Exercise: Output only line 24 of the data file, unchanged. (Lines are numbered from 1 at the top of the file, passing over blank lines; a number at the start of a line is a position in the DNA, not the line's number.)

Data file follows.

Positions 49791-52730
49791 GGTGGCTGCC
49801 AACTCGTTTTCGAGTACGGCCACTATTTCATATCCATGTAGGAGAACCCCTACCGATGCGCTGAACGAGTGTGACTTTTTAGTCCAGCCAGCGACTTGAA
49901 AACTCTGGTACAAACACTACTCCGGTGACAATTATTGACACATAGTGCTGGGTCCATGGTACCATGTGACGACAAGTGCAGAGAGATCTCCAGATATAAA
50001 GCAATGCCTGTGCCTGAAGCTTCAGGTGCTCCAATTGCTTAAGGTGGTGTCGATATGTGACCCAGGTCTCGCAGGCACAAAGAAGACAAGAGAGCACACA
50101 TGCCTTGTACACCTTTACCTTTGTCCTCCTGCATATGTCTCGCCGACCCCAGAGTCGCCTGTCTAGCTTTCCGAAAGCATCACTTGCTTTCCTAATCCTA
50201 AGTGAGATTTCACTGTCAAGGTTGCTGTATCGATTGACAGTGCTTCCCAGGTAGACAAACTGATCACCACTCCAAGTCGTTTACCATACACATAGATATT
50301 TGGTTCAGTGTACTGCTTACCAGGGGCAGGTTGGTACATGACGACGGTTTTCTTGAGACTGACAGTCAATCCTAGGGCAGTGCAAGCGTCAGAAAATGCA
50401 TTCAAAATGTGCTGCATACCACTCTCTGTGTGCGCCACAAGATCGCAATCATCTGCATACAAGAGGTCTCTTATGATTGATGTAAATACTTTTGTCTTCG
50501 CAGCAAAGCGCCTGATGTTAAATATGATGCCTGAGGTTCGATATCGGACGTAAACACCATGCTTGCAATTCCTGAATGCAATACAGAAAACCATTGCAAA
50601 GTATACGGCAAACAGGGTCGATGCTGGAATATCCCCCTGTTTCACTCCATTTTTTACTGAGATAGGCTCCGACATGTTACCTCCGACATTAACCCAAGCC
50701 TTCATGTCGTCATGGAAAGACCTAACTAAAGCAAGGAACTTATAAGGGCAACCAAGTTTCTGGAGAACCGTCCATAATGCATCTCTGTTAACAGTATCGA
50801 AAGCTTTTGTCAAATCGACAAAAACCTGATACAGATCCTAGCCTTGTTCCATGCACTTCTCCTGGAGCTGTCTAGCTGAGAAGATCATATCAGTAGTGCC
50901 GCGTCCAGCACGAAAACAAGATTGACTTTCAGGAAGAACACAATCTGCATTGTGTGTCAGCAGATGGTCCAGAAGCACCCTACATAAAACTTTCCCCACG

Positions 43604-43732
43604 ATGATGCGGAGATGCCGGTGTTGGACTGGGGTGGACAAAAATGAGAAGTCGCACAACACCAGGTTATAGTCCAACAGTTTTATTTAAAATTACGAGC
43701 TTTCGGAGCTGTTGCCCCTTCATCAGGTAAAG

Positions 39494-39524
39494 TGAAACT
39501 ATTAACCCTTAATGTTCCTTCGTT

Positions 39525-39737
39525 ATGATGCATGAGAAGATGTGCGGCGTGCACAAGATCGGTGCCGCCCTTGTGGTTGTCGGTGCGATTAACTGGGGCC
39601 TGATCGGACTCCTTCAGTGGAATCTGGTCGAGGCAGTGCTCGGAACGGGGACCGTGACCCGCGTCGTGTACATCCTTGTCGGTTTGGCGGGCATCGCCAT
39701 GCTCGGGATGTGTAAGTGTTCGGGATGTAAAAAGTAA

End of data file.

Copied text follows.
39701 GCTCGGGATGTGTAAGTGTTCGGGATGTAAAAAGTAA